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At their core, human beings are visual beings, and this is evidenced by the fact that most of the human brain is devoted to the visual system. The visual sensory or afferent pathways not only include the retina, optic nerve, chiasm, optic tract, lateral geniculate nucleus, optic radiations, and primary visual cortex, but also the parietal and temporal lobes, which are involved in processing visual information to produce a rich and vibrant sensory experience. The motor or efferent visual system, which directs eye movement to optimize target-specific viewing of the object of interest and capture visual information, requires extraocular muscles, cranial nerves, and their nuclei, which are found in the midbrain, pons, and brainstem. However, they also require the supranuclear network found in the frontal eye fields, parietal lobe, supplementary eye fields, superior colliculus, basal ganglia, and reticular formation.

In human development, there is a dynamic interplay between the sensory and motor visual pathways, which depend on each other at critical periods to establish normal vision. Moreover, abnormalities in development and/or childhood-acquired dysfunction in either motor or sensory domains can ultimately disrupt development of both areas. Disorders of vision and ocular motility in pediatric patients can impede other areas of normal development and later affect a child’s independence, education, social interactions, and daily function.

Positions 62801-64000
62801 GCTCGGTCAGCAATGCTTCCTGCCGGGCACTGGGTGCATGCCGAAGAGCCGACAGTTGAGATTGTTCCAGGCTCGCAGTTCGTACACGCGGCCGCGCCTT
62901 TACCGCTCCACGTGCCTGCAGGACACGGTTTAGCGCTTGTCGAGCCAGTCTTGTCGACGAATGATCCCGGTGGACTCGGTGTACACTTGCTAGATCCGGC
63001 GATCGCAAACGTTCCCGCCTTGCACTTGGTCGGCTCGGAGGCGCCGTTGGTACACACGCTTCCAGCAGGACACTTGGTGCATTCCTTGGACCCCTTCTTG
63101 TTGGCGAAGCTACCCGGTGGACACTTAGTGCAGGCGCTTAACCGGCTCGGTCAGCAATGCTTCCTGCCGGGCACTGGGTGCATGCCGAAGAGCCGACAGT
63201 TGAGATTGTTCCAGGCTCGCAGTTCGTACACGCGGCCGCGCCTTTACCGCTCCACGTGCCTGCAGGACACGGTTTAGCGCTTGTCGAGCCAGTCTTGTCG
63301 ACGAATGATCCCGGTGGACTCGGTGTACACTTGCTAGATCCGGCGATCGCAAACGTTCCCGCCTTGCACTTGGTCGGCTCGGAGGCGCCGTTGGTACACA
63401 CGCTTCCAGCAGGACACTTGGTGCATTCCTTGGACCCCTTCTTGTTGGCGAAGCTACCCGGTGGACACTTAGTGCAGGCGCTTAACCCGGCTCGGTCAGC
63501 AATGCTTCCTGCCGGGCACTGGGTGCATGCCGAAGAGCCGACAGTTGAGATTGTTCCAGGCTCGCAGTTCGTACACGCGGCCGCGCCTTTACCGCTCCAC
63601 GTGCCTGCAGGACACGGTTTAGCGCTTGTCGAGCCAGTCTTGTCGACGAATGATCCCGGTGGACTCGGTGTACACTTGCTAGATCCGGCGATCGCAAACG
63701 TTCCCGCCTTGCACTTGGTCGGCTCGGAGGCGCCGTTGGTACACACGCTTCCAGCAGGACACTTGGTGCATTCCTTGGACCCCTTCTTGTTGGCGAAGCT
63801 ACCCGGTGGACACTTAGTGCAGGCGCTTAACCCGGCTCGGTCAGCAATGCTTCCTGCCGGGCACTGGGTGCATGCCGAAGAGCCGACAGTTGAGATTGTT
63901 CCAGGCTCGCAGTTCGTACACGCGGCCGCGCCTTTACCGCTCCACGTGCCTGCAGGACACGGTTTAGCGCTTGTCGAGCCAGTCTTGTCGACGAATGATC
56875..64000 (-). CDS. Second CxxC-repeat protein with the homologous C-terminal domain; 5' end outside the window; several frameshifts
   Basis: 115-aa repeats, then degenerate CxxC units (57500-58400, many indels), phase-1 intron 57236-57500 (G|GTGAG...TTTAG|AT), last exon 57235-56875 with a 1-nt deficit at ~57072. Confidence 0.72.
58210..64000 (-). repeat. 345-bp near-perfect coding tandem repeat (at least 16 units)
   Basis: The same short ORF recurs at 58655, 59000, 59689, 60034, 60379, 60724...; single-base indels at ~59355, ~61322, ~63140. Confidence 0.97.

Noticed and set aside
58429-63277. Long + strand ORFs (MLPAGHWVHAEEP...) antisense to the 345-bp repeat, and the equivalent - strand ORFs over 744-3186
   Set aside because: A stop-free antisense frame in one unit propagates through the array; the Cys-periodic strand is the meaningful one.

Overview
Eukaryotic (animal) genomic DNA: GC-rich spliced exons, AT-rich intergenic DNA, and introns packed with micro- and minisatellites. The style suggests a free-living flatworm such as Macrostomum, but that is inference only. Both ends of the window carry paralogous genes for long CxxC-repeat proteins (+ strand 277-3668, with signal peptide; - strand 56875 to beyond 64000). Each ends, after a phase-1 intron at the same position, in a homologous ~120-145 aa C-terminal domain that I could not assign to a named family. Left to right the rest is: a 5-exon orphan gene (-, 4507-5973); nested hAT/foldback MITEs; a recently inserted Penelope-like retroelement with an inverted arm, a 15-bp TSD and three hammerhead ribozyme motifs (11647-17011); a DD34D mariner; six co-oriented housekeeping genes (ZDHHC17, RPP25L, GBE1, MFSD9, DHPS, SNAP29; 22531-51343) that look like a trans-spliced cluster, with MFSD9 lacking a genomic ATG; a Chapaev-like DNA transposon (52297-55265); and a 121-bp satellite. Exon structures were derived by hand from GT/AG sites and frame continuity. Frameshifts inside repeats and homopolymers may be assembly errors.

In this chapter, we focus on disorders of subnormal vision and ocular dysmotility by reviewing pediatric neuro-ophthalmic history and examination. Furthermore, this chapter is intended to serve as a framework to approach the child with abnormal visual behavior and abnormal eye movements.


History in our complex neurologic patients can be quite time consuming. To expedite data collection during the interview, patients and their families are often requested to bring neuroimaging, prior ocular or neurologic exams, and any testing (eg, laboratory workup, ocular imaging) to the office visit.

History of Present Illness

History taking ought to be open-ended and general so as not to bias responses from the child or the parents. Below is a framework for organizing questions to cover the principal aspects of functional vision in a new pediatric patient:

  1. Introductory questions: “Do you have any concerns about your child’s vision?” and “What do you think your child can and cannot see?” are some examples of introductory questions. The answers to these general questions can help direct the interview to focus on specific domains of vision and ocular motility.

  2. Peripheral vision: Asking how the child navigates their environment can reveal localizable visual field deficits such as hemianopsias. Example questions include “How does your child get around the room or house?” and “Does your child bump into things?” It should be noted that unusual head movements or postures might not always implicate visual field defects but may rather suggest ocular motility disorders such as nystagmus or diplopia.

  3. Central vision ...

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